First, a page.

Intermittent Fasting & Cancer: What Does the Research Say?
Fasting has been in practice for a long time, most of it as a religious practice. But recently, some have begun using it for specific health benefits. Studies conducted over the year have shown that intermittent fasting can reduce the risk factors for cancer and other health conditions, and also reverse their symptoms.
Overview of Intermittent Fasting
Intermittent fasting means a “scheduled fasting” alternated with meal times. For instance, one may eat normally for most of the week, but fasts for over 16 hours on Wednesdays and Fridays (thus eating for only 8 hours on those days). During periods of eating, no restrictions are placed on the amount of food that a person can eat or a reduction in the intake of calories.
Some intermittent fasting regimens involve total abstinence from food. However, there is no restriction on water intake. Other intermittent fasting regimens may allow the intake of non-water beverages or food but in small amounts.
The human body is designed to accommodate periods of food scarcity.
You see, while this may seem uncommon in the present-day society where there’s plenty of food, the human body is designed to accommodate periods of food scarcity. Historically, fasting has been used as a survival technique during famine, floods, earthquakes, and other natural disasters that affect food supply.
Types of Intermittent Fasting
There are three subtypes of intermittent fasting. These include:
· Extended night-time fasting: This form of intermittent fasting is mostly applied in cancer cases. In extended night-time fasting, there is an extension of the period between dinner and breakfast. There are indications that this may have been the “normal” diet that our ancestors ate in the past when food was a luxury compared to now. The 16/8 method is a good example of extended night-time fasting in which eating takes place between 12 noon and 8 pm (8 hours of unrestricted eating and 16 hours of fasting).
· Time-restricted feeding: It is similar to extended night-time fasting. It defines the eating times and the fasting period.
· Short-term fasting: Short-term fasting is of different varieties. There is alternate-day fasting and the whole day fasting. In the alternate day fasting, there are days where calories are eaten without restriction and days when calorie intake is limited to 25%. For the whole day of fasting, calorie intake occurs without restriction for five days each week, while taking in no calories or roughly 25% of calories daily for two days per week.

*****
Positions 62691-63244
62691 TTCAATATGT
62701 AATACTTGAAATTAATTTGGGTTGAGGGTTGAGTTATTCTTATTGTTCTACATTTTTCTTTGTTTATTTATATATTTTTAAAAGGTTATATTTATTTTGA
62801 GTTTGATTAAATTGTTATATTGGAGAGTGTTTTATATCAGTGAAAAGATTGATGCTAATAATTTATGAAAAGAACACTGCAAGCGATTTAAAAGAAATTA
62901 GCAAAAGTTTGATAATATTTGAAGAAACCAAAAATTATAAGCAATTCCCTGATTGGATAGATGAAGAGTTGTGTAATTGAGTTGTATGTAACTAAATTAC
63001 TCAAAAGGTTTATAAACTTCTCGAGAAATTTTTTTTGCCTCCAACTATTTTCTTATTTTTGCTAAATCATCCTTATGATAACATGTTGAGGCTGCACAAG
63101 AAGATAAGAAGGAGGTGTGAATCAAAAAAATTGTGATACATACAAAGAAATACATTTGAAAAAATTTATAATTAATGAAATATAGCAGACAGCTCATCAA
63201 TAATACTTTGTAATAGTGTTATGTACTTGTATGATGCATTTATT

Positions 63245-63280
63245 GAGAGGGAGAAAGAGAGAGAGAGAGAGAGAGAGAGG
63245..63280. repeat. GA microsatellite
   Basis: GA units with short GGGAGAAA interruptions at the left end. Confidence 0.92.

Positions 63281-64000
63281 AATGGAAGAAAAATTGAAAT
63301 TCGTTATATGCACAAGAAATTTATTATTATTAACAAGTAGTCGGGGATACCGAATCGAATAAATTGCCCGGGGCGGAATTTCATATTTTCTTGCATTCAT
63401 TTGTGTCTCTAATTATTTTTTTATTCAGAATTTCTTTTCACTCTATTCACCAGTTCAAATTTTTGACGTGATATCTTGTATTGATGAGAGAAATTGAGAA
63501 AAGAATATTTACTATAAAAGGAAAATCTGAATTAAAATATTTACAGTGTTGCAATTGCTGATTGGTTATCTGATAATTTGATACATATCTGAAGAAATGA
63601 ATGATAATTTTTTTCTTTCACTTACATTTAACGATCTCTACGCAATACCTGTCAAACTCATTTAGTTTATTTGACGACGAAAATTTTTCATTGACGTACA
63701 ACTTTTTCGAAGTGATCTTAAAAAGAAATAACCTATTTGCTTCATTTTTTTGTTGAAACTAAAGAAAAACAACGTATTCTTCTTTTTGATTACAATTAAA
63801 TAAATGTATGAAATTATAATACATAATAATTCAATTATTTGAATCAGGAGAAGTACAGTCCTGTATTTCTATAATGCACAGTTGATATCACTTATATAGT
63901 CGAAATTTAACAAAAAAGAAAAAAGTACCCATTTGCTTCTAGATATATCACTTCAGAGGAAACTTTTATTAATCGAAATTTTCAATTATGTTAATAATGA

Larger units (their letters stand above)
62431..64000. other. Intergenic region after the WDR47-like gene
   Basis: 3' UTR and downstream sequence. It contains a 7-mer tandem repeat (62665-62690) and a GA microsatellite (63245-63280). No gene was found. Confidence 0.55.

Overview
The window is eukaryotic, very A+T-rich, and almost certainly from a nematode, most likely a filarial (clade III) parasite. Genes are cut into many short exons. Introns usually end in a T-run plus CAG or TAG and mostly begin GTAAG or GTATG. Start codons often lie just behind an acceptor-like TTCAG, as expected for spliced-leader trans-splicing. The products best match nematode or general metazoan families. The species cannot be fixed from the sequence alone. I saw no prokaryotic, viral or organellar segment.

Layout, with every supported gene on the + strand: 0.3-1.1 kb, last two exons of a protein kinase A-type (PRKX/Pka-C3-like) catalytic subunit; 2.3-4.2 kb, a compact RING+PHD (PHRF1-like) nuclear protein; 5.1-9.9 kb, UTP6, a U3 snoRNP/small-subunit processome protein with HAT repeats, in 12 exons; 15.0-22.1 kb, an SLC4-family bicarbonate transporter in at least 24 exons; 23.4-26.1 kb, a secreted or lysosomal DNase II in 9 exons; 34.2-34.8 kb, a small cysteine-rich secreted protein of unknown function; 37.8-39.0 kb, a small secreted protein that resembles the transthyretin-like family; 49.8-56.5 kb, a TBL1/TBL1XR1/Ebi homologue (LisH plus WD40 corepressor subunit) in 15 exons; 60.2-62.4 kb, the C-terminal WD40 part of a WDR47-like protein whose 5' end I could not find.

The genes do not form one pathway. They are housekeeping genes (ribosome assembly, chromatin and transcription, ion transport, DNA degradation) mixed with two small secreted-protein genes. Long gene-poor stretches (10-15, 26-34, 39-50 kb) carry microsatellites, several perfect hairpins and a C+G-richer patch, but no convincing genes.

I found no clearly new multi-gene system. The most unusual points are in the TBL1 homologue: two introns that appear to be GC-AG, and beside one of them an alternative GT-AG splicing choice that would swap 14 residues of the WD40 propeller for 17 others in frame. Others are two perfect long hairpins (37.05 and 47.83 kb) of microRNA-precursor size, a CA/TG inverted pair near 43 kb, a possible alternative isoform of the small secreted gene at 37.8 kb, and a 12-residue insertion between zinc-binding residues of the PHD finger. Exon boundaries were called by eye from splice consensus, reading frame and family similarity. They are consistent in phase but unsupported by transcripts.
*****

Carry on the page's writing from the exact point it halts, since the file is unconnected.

How Does Fasting Work?
The human body is fashioned in such a way that it offers protection against starvation. It is designed to store some amount of nutrients required for survival.
When you are not eating as you should, the cells in your body will undergo some mild stress. During this time, your body releases the nutrient reserve to fuel up. Clinicians suggest that you may not experience any negative effects as long as the body has enough time to recover after such a stressful ordeal.
Weight loss is one of the results of fasting. People lose weight during fasting because the body is expending more calories than it is gaining. Prolonged fasting should be done cautiously. Continuous fasting will set your body in a “starvation mode” where your body processes slow down in a bid to prolong your life. This usually begins after you’ve fasted for three days at a stretch. During the fast, your body will conserve as much fuel as possible without your noticing the weight loss.
What Does the Research Say about Fasting and Cancer?
One benefit of intermittent fasting is weight loss. Of course, this is good news for a healthy adult. Recent studies involving animals and some preliminary human trials have shown that intermittent fasting decreases the risk of cancer or reduces the rates of cancer growth. According to these studies, the anti-cancer effects of intermittent fasting may be due to:
· Decreased production of blood glucose
· Regeneration of the immune system by stem cells
· Production of tumor-killing cells
· A balanced intake of nutrients
In a particular study of time-restricted feeding (9–12-hour phases), fasting impeded type 2 diabetes and obesity in mice. Obesity is a primary cancer risk factor, which may lend credence to the hypothesis that fasting treats cancer.
In a second rodent study, it was found that intermittent fasting is done bimonthly reduced the incidence of cancer. A pilot trial involving 19 humans showed similar results. The risk factors and biomarkers for cancer were drastically reduced.
A research carried out in 2016 showed that combining chemotherapy and fasting slowed skin cancer and breast cancer progression. Combining both methods of treatment increased the production of tumor-infiltrating lymphocytes and common lymphoid progenitor cells. Common lymphoid progenitor cells are lymphocyte precursors, and lymphocytes are white cells that kill tumors.
Results from the same study found that short-term starvation increased the sensitivity of cancer cells to chemotherapy. Normal cells were, however, protected, while stem cell production was promoted.
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